How José Mourinho looks likely to take Chelsea to the next level in Europe

Michael Regan

José Mourinho has a far more difficult task in winning the Premier League in his second reign than in his first, but the increase in quality will allow him to make a far more effective challenge in Europe, despite his team's flaws.

What was predicted at the start of José Mourinho's return to Chelsea, and gradually brought to life after a few early hiccups, has now come to pass. The dreaded mid-2000s Blue Machine, that marched unstoppably forwards and made themselves impossible to stop, is well underway once more in 2014. There were reasons to think it wouldn't happen -- his team at Real Madrid were very different, true. And yes, the overall quality of the Premier League is so much greater than those dark noughties days that raking up points tallies like that would be far more impressive. But José is José.

This is perhaps the source of some of Mourinho's perceived negativity. Some clubs create a history from recovering from disasters, somehow managing to haul themselves out from the depths of despair in impossible circumstances. Aside from the obvious example, Mourinho's counterpart Roberto Mancini could be classed as another. After all, when Sergio Aguero scored that famous goal, he was not only winning the title but also saving Manchester City from a rather humiliating capitulation on the final day. Last night, Galatasaray got back into the game thanks to Mancini's tactical changes -- although bringing on Yekta Kurtulus and Semih Kaya were just as much rectifying blunders that he had made with the initial selection.

Mourinho, in contrast, earns his keep and builds his legends through simply not making such errors in the first place. Mourinho teams have no storied fightbacks from three-nil down, because Mourinho teams do not end up three-nil down. It won't make the plot of any Alexandre Dumas novels, but it's just as, if not more effective at getting the required results.

Just as Manchester United had won titles in recent years by being the least likely to suffer runs of poor form, Chelsea have progressed at the expense of their rivals due to the Mourinho-induced ability to never suffer a complete disaster of a performance. Despite the presence of David Luiz, John Terry et al, it's difficult to imagine this Chelsea team blundering like Chelsea or Arsenal did.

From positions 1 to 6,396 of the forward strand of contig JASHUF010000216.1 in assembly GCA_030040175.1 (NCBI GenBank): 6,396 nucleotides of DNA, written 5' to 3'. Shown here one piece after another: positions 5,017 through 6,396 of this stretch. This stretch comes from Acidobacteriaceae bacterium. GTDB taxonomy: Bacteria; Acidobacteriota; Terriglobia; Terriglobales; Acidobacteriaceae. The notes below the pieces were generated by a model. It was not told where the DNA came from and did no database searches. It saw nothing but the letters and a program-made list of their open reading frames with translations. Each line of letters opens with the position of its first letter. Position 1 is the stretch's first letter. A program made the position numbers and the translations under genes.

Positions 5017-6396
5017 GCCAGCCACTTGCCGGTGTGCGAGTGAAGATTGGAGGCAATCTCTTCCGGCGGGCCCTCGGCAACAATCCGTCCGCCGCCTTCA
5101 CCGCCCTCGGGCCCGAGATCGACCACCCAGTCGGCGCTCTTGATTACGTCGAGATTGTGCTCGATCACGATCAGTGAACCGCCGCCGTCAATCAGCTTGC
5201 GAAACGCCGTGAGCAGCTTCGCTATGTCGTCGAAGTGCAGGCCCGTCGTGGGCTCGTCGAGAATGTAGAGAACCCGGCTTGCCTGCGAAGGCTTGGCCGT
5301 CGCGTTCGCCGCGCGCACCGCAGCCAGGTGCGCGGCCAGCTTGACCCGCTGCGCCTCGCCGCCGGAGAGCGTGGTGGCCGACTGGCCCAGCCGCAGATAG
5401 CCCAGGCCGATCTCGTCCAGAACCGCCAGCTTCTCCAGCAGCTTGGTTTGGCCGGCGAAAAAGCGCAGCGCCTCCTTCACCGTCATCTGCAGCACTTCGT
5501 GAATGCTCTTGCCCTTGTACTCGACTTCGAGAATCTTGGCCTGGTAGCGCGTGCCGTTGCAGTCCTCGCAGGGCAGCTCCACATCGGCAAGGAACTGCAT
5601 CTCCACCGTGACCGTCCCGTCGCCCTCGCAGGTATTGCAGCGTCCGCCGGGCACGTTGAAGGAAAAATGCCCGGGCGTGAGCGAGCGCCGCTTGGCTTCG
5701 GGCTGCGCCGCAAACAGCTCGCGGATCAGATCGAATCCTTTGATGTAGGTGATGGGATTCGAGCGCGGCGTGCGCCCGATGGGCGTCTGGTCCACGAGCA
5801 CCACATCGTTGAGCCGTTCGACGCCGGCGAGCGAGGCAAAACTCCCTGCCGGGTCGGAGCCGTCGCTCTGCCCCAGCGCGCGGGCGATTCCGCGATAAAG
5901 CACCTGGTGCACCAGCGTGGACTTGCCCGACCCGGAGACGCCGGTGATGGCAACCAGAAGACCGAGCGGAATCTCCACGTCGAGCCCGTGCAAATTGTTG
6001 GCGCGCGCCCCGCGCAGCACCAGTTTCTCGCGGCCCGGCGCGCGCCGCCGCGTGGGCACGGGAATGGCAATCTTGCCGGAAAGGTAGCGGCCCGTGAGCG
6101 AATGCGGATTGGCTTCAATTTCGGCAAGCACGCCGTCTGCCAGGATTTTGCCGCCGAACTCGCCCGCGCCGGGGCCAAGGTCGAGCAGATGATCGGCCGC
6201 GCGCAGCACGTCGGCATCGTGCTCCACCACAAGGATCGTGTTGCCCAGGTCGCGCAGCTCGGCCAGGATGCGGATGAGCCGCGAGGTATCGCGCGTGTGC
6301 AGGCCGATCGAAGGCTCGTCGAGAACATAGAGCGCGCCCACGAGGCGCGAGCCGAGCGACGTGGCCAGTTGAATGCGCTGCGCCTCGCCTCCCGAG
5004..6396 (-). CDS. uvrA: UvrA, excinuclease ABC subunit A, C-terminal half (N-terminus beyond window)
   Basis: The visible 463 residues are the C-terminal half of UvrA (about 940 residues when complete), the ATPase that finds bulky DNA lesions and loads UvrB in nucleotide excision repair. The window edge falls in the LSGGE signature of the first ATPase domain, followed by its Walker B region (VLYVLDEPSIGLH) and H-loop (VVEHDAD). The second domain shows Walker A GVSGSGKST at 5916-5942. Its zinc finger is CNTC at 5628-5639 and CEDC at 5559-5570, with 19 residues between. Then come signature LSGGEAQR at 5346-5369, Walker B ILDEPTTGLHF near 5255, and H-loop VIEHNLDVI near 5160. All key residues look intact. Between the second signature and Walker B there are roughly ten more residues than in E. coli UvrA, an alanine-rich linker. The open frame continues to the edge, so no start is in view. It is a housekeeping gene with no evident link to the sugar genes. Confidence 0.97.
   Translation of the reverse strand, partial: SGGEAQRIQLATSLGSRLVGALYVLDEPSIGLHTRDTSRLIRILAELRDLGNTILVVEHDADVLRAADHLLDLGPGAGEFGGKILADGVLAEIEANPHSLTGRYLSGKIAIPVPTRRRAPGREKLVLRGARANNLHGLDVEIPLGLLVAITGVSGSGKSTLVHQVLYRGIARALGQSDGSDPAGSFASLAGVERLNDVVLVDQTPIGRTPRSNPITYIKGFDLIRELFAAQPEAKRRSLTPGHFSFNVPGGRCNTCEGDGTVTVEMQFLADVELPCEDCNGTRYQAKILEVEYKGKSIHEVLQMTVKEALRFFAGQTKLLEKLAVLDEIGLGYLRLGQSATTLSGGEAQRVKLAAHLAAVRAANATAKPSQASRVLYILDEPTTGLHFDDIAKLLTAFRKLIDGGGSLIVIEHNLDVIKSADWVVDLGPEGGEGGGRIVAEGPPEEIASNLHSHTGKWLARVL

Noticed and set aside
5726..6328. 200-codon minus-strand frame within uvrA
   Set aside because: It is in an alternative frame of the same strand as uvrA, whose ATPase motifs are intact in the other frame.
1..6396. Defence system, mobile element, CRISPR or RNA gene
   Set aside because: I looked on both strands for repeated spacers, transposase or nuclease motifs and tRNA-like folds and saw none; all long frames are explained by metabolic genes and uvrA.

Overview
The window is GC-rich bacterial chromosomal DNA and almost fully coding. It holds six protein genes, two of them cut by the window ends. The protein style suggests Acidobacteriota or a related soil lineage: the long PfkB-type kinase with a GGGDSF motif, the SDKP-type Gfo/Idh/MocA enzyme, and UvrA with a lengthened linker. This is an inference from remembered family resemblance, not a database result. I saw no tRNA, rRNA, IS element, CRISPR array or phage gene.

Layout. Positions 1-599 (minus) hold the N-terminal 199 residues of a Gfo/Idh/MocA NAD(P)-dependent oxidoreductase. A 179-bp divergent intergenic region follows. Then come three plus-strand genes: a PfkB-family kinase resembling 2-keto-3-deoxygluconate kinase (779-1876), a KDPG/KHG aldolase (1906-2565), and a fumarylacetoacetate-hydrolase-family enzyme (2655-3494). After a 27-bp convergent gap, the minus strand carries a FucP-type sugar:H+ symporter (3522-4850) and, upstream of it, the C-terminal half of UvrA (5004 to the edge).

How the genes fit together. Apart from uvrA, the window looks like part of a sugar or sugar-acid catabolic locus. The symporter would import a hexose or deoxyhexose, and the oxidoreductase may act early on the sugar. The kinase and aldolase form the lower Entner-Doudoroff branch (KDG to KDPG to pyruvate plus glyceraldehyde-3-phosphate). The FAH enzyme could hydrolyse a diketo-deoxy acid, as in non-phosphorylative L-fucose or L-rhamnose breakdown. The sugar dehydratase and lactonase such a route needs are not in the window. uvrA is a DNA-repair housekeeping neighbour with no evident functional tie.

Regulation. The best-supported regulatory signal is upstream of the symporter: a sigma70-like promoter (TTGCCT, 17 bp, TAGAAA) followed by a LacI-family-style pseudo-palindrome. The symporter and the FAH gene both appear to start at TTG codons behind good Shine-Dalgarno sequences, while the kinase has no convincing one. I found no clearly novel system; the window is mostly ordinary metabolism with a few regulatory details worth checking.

That fact has kept Chelsea as being by far the likeliest team in the Premier League to advance to the Quarter-Finals. They are very much a work in progress, and remain a long way from being the best side in Europe. If there is one difference between Mourinho's first and second reigns at Stamford Bridge, it is the way the same strategy is being used -- before, it worked wonders in the league, but now, it seems better suited to Europe.

This is perhaps due to the aforementioned drastic rise in quality in the mean Premier League side in the last decade. Raking up that kind of consistency is rare (even if it was managed last year by an infinitely worse side, with Ferguson orchestrating things like he was on a mission from god), and a blunder in the league can only ever be worth a three-point setback, which is soon recovered from. But as Arsenal and Manchester City's guts and glory begin to fade, Chelsea are growing, as evidenced with their late victory over Everton.

It might end up that doing well in Europe costs Chelsea their momentum in the league, but they've shown for most of the season they are the strongest team mentally, and that is almost always the difference in title chases. But that advantage in quality in England can be used as a boost for Mourinho to propel his team on to greater European success than they enjoyed the first time around. A more malleable (and less hostile) outfit than at Real Madrid will give him the chance to do what he hasn't done before -- win, and then win again, with the same outfit. It might not be the most exciting way anybody's done it, but it will be no less impressive.

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